I have noticed that over the last few years more space is given to non-gardening items and restaurants but realise that traders need to diversify in order to survive.
I would like to see staff trained in what they are selling.

Linda miles says:
25 July 2019

Have spent hundreds of pounds from garden centres to find one by one the plants have died. I’m not a gardener and have asked advice from staff but no one at these centres seem to know nothing. Not spending any more money.

Garden centre worker says:
3 September 2012

You went to home base, what was you expecting?? If you want actual service try an actual garden centre and not a DIY store. Secondly places like mine buy in what we sell which makes total sense, if you don’t buy we don’t supply. We are a garden centre that will happily advise, we have a range of plants planted to show customers what it will look like and nobody takes any notice so that’s a waste of time. This year we have struggled so much as a garden centre as the weathers been bad so gardeners abandoned us managing to stay afloat thanks to the restaurant, shop, aquatics and everything else apart from plants so yes we now have less plants and less waste and less of a loss of money

David Rubins says:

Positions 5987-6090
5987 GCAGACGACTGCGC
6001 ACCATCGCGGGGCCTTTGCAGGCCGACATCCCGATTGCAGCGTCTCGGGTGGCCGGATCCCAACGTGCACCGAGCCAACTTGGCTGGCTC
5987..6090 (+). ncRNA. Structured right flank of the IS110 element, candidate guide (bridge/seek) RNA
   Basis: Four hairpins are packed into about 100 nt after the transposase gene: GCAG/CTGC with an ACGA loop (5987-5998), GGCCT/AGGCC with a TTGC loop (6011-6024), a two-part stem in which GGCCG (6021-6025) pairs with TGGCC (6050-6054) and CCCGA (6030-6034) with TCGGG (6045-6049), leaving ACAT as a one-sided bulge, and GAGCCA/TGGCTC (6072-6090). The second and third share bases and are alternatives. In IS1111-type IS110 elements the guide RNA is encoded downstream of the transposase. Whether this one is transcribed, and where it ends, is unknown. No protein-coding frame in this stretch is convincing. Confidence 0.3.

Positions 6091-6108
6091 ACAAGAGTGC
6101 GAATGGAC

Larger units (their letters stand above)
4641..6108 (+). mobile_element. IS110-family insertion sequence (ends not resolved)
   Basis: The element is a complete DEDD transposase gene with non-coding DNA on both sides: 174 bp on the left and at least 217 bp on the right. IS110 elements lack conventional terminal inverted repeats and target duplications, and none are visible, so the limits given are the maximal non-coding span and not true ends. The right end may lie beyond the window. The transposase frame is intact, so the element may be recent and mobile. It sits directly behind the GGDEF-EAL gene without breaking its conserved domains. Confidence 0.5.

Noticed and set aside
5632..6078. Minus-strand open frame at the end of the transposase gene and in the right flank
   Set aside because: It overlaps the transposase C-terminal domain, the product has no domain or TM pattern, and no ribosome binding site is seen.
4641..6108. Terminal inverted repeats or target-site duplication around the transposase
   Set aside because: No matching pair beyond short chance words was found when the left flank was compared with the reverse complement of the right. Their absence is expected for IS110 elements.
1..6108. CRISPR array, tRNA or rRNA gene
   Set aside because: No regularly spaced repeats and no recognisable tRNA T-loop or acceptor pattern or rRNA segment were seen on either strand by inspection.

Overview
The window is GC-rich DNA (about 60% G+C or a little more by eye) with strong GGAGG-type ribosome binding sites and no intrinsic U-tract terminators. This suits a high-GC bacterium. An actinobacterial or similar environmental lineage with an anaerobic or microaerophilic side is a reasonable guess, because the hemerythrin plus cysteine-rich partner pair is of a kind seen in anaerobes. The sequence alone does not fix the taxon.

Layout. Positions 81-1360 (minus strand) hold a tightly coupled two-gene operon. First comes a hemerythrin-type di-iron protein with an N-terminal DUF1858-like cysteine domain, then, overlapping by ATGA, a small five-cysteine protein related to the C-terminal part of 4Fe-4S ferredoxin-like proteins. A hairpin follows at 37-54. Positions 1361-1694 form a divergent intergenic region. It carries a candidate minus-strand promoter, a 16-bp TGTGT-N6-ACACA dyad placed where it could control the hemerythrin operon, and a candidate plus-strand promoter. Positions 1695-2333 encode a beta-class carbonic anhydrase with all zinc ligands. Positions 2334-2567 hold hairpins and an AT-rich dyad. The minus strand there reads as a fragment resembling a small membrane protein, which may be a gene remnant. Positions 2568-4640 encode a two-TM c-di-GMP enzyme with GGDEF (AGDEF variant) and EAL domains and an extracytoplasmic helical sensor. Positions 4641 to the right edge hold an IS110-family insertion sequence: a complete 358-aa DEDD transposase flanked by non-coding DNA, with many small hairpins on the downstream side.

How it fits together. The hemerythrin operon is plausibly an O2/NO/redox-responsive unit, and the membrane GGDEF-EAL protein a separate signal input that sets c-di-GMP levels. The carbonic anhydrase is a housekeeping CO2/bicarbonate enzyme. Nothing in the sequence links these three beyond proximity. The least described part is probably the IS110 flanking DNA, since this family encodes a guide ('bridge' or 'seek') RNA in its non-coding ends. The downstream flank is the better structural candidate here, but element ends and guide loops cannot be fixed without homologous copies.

20 February 2017

Garden centres are changing to meet the popular demands.A cup of coffee and a friendly meal,somewhere to meet up with friends and easy car parking.Play barns for young families,father Xmas and decorations,all alight and so welcoming.A garden centre is now becoming a leisure centre for young and old.Wander thru the planteria on a nice day and be reminded of spring/summer.What a lovely way to spend part of your day.

ROSALIND says:
10 March 2017

From the sublime to the down right horrible
I ordered things from two garden centers this week one called koremans ,
was absolutely fantastic , great plants , bulbs and corms , amazingly good prices,
and first rate quality ,all round , quick delivery and well packed ,marvelous !!!!
My second order was very different in fact quite disgusting ,
the web site was , in my opinion , difficult ,and kept timing me out before id
finished my order,
the advice given for the uk weather tolerance for a lot of thier rare plants
was poor ,then ,when I emailed them for help to find a way to buy the things,
I recieved a long winded , rather insulting, unhelpfull email , from a member
of this family business , telling me she had decided to cancel my order , which
insidentally ,according to thier web site had been timed out , before i finished
anyway , however , they had taken my money , confused ??…uhu , me too …I then tried